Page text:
Copyright 2014 James Marsh
Fly Fishing Freestone Trout Streams - Part Two
At the headwaters, most eastern freestone mountain streams support native brook trout. In the west, most
headwaters support native cutthroat trout. Some of the western freestone stream headwaters also support wild
brook trout, or decedents of brook trout that were at one time stocked. These fish are usually small, averaging
from four to eight inches because they have less space to live and less food to eat but they are also usually very
aggressive and lighting fast.
Most of the time, trout found in these headwater streams feed opportunistically. It is rare that they have enough of
any one species of food to feed on. Selective feeding times are few and far between. The angler usually doesn't
have to be concerned with specific patterns of flies. Often, attractor or non-specific type flies that imitate a variety
of insects will work fine. That written, there are also times when the trout do concentrate on a particular insect.
Depending on the aquatic insect population and makeup, there are usually some species that can cause
selective feeding for short periods of time in the headwater streams.
It doesn't take much to upset the balance of nature in a freestone stream. Many, many factors have done just
that. The logging of timber has been a major problem for many streams. The construction of roads has also
affected many of the streams and in many different ways. The construction of lakes has also affected many of the
streams by slowing down the flow of water and changing the levels of parts of the freestone sections of the stram.
Acid rain is yet another adverse factor that has affected streams in the eastern states. The list goes on and on.
For our purposes here, the main thing to be gained from these adverse affects is that anglers should be aware of
what makes a freestone stream produce good populations of trout and what adversely affects them. Two
important points to stop and register is water temperature (which also affects the oxygen content), and water
levels or stream flows. Knowing these two things about a freestone stream is the first and primarily the most
important things to know. Water temperatures can be obtained by a stream thermometer. Water levels can
usually be obtained from U.S. G. S. real-time stream data. Thunderstorms that occur in a different watershed can
change that very quickly.
The next most important thing would probably be the clarity of the stream’s water. The stream levels and flow
rates are good indicators of the water clarity but this information alone is sometimes deceptive. Of course, once
you are on the stream, you can see the watercolor conditions for yourself.
The pH of the water is yet another factor that affects the trout and its food but it is one you can do little about.
You can change the way you fish to adjust to water temperature and water levels, but you can't adjust for various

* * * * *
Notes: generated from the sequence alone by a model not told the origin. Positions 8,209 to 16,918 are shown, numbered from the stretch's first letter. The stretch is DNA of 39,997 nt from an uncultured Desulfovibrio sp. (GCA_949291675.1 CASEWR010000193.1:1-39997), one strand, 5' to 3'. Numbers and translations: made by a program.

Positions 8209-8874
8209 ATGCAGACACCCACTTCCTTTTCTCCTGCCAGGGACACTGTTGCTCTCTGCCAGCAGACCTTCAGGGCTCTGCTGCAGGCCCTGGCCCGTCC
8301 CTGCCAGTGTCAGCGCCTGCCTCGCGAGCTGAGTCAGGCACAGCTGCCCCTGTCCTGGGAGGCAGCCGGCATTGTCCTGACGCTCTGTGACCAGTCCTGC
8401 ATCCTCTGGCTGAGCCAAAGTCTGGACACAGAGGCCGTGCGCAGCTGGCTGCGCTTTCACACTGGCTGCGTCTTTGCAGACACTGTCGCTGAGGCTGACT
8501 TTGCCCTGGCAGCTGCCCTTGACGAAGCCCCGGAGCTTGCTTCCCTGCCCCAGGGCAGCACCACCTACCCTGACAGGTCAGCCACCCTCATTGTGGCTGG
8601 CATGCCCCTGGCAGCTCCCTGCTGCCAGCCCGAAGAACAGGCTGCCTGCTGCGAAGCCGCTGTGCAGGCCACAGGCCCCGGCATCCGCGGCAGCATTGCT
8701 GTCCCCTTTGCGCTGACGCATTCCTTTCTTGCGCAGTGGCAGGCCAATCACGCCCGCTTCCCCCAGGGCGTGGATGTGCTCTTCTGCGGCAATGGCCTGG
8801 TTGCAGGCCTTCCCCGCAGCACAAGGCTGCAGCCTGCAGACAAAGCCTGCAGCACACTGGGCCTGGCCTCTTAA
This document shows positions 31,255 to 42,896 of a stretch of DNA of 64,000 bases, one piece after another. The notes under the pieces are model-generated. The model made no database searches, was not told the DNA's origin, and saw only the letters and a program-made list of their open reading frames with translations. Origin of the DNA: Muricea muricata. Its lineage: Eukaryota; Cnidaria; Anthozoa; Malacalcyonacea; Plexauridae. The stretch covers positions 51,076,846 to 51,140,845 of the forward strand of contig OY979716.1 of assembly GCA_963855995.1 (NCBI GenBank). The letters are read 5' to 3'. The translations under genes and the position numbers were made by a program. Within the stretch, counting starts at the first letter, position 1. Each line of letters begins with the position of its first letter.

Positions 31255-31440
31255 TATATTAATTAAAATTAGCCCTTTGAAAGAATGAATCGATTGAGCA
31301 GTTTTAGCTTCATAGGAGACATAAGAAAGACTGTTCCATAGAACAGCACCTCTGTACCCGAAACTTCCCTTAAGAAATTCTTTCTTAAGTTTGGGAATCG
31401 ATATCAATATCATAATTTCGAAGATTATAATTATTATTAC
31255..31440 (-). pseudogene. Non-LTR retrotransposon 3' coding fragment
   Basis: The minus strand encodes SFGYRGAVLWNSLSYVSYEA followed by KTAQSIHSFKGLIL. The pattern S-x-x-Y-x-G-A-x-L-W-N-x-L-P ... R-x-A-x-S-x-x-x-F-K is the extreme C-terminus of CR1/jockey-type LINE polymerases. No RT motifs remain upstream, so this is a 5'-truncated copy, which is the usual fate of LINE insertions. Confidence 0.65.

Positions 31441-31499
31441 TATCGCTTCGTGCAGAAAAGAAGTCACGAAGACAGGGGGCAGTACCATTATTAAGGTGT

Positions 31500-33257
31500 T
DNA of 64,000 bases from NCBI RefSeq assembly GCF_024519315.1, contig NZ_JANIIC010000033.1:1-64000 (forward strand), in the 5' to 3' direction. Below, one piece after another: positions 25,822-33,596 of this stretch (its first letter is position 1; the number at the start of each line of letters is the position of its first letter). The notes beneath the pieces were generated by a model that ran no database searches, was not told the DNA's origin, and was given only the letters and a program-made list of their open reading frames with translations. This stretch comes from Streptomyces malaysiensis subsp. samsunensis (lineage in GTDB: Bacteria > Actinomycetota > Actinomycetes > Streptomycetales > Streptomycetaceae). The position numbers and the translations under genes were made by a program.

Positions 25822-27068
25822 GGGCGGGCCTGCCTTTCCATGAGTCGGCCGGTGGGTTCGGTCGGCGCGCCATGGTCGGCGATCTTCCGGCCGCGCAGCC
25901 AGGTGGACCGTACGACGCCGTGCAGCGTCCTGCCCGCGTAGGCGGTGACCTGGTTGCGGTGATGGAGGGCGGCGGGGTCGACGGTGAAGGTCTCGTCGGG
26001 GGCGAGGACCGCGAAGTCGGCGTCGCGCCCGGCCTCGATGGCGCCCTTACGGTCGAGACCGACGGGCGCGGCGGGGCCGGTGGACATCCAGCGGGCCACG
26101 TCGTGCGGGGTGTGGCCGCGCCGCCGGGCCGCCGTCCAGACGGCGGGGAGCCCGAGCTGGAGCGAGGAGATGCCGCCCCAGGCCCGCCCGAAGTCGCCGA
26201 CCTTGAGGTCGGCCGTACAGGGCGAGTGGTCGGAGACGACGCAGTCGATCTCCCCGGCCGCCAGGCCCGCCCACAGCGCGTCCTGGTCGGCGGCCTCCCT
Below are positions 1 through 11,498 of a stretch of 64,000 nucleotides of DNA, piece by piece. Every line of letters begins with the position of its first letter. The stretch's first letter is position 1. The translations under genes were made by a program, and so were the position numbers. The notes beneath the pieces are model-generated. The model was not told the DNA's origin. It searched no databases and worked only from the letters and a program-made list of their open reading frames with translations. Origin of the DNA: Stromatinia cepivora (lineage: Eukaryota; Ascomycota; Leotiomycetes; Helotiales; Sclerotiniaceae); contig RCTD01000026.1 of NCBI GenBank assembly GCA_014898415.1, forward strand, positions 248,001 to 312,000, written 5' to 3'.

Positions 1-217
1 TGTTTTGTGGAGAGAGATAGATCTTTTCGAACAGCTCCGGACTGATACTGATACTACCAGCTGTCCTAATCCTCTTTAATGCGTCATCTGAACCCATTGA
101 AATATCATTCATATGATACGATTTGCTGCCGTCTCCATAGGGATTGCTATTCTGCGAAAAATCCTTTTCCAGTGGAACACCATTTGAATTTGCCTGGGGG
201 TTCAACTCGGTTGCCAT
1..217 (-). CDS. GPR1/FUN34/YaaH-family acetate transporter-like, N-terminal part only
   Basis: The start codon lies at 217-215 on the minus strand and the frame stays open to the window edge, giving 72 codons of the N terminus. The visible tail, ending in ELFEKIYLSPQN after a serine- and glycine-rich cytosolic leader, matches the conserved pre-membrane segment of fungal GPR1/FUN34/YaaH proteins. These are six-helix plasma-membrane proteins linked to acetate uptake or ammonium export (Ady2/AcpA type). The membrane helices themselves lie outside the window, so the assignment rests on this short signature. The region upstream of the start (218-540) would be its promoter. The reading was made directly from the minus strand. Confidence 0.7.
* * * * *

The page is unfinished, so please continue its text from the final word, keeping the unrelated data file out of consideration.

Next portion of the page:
pH levels. Of course, just knowing the water temperature and level is not enough. The information is worthless
unless you know how it affects the trout and how it affects your fishing.
in the foothills, the more diverse type of water will usually support other many species of mayflies, caddisflies and
stoneflies. Mayflies may include several species of crawlers and swimming nymphs. The caddisfly population and
diversity will increase and include many species of scrapers, predators, and shedders due to the diverse type of
habitat. Stoneflies are still usually present in the fast water sections of the stream. Since the water has poured
through rocks, gravel, sand and other types of soil, and since organic material such as leaves may have
accumulated in the stream, the water in the lower elevations is less acidic than it is in the headwaters. It
will normally support specie of aquatic insects that rely on organic material that has become more prevalent due
to the higher pH. Its increased water temperature is also conductive to supporting other insects.
After the stream reaches the valleys it slows down and congregates in larger pools connected by riffles. Since the
water temperature is much warmer than the water at higher elevations, and since the pH has become even more
alkaline, plant growth may be present. The stream's substrate usually consists of more soil and less rocks and
burrowing mayflies may exist. The caddisfly population may increase since there is a lot more organic material
available for the larvae. Shedders, predators and scraper species may be prevalent. Stoneflies my not exist in the
less oxygenated warmer water.
Again, knowing what is written above, won't be of much value, unless you have a good knowledge of how to adjust
your fishing strategies and techniques to adjust for various types of water in the freestone streams. Our article
titled "Tips On Fly Fishing Freestone Trout Streams" will provide more information on this subject.
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